Courses and Milestones

The goals of our experimental training program are:

(a) Give students training and hands-on experience in a high caliber research environment, resulting in demonstrated research competence and productivity.

(b) Provide an education in psychology which is broad enough and deep enough to allow students to develop the necessary skills to pursue any area of research specialization in which they are interested, including research and teaching at a research-intensive university, teaching at a liberal arts college, or working in industry or for a non-profit.

(c) Give interested students teaching skills and experience, including the opportunity to be an instructor of record and to co-mentor undergraduate students in research.

(d) Give students an understanding of various methods for collecting data, including fMRI, EEG, eye tracking, virtual reality, behavioral observations, cognitive tasks, and questionnaire development, as well as strong quantitative skills, that can be transferred to academic and non-academic settings.

Students in the Experimental Training Program (ETC) do not have a prescribed list of courses. Instead, they are required to complete the following:

  • Three statistics/methods courses (9 credit-hours), including PSYC 5133 ("Inferential Statistics") and PSYC 5143 ("Advanced Descriptive Statistics"), the latter two to be taken in the first year of the program.
  • Three courses (9 credit-hours) in a concentration, with 6 credit-hours to be completed prior to the M.A. degree being granted; concentrations include social, developmental, neuroscience, cognitive, and other topics, to be considered and approved by the ETC on an as-needed basis.
  • Two courses (6 credit-hours) of electives.

At least three courses (9 credit-hours) that count toward the 24 credit-hours specified above must be graduate-level psychology seminars selected from among PSYC Seminar in Developmental Psychology (6323), Seminar in Quantitative Method (6343), Seminar in Learning or Cognition or Memory (6353), Seminar in Personality and Social Psychology (6373), and Seminar in Physiological Psychology (6413). In order to teach a course as the instructor of record, students must first complete Seminar in Teaching Psychology (602V).

In the event that a student has already passed a graduate-level course that they believe is comparable to one of the required courses, they may petition to waive the required course.

Throughout the program students are expected to be continually involved in research with their primary advisor, and they may work with other faculty as well.


  • First-Year Project. Incoming ETC students become actively involved in research from the start of the program. In their first year, they complete a first-year project, which results in a first-year talk.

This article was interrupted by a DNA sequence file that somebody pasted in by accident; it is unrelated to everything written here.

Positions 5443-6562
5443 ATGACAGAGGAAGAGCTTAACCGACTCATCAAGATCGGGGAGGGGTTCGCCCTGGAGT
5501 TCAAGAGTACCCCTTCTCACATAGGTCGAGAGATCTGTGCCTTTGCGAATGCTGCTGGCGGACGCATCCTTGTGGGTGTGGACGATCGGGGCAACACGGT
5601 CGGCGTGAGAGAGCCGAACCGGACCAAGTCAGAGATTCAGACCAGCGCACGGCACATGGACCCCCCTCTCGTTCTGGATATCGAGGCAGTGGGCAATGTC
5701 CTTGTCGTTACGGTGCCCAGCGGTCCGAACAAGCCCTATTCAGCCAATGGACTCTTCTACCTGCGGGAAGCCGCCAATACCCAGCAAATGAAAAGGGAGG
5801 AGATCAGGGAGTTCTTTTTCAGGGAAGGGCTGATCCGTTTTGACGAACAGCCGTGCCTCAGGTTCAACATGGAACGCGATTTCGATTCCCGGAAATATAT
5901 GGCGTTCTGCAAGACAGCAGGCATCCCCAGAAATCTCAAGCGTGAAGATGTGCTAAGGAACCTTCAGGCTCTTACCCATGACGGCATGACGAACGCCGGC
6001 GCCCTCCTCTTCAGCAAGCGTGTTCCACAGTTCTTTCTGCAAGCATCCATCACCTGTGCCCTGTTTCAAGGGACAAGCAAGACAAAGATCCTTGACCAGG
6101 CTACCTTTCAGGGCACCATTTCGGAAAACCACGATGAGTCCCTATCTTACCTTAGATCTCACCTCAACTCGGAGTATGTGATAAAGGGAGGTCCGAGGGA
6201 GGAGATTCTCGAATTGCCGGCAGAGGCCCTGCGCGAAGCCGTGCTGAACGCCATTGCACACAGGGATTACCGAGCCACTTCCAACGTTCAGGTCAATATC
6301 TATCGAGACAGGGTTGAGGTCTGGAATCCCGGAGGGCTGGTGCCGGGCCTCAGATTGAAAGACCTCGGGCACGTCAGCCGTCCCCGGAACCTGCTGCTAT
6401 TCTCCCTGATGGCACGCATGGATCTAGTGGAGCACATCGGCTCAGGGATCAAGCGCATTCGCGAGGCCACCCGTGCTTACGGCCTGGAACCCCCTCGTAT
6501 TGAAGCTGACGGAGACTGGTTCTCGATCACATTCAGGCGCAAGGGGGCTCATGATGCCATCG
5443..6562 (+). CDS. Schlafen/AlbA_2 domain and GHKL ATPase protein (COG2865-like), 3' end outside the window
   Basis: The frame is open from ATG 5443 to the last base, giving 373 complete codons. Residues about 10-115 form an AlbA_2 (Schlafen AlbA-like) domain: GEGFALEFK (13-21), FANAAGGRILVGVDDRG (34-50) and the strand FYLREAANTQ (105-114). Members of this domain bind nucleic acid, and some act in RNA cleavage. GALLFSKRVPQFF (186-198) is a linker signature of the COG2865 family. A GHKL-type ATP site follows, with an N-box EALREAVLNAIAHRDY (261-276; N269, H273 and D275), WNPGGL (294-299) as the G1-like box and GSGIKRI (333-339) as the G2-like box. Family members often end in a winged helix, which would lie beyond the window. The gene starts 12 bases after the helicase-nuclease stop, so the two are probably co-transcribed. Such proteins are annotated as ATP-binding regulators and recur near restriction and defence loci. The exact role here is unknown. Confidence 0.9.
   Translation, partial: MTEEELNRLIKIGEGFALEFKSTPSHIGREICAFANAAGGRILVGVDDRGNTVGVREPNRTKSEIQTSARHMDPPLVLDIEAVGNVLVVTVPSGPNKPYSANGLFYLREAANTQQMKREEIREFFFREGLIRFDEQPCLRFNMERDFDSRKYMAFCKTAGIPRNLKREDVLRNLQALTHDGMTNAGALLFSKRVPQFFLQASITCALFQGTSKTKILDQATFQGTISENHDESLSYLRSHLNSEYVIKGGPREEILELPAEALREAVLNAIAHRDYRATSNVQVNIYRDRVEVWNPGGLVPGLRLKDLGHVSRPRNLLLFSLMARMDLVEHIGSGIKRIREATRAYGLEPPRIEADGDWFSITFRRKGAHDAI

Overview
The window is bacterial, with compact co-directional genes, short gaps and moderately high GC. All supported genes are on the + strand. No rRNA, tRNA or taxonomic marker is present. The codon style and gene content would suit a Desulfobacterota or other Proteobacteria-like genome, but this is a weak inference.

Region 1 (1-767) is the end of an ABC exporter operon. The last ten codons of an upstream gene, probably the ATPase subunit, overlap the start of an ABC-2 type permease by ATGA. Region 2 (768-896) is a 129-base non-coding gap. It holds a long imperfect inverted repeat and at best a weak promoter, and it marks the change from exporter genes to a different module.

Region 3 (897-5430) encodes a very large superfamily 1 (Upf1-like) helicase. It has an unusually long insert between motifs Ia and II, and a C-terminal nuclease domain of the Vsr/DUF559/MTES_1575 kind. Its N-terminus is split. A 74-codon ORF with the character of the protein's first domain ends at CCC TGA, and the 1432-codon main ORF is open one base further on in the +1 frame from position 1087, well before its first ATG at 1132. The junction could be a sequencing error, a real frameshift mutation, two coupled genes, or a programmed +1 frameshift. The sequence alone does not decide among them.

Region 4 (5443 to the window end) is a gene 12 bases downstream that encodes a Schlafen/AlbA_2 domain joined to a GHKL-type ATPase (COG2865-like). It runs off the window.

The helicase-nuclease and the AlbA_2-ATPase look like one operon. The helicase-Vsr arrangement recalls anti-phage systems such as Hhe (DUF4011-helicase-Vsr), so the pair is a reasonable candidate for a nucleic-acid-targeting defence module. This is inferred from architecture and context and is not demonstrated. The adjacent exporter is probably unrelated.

• Master’s Thesis. A master's thesis project is required for all doctoral students and should be completed by the end of the second year of study. Students must first propose an empirical research project and once approved by their committee the research is undertaken. The thesis project culminates in both an oral defense and a submitted document. If a student has already completed an empirical master’s thesis in psychology, they may petition to have the master’s thesis project waived.
  • Third-Year Project. Students who complete the master’s thesis requirement should begin their Third-Year Program of study. This project serves as the student’s comprehensive examination, and at minimum, consists of an in-depth, independent and integrative project. Students should work with their mentors and advisory committee to ensure the scope of the project is satisfactory to meet the requirements of doctoral candidacy. Examples include (but are not limited to): a conceptual analysis that often serves as the springboard for student’s dissertation work, mastery of a methods-related competency central to the student’s area of expertise, or a meta-analytic or systematic review of an area of research. Students may include other pieces to their third-year project, including training opportunities and other matters of professional development consistent with their long-term goals. This project usually takes the good part of a year, and culminates with submission of a document (e.g., theoretical paper, research grant, empirical research paper) to their committee and an oral examination. Successful completion and defense of the third-year project is a prerequisite to doctoral candidacy.
  • Dissertation. The student’s dissertation is an independent empirical research project designed to produce novel findings that could make a significant contribution to the research literature. This research project is larger in scope than the master’s thesis, and also culminates in a written document and oral defense.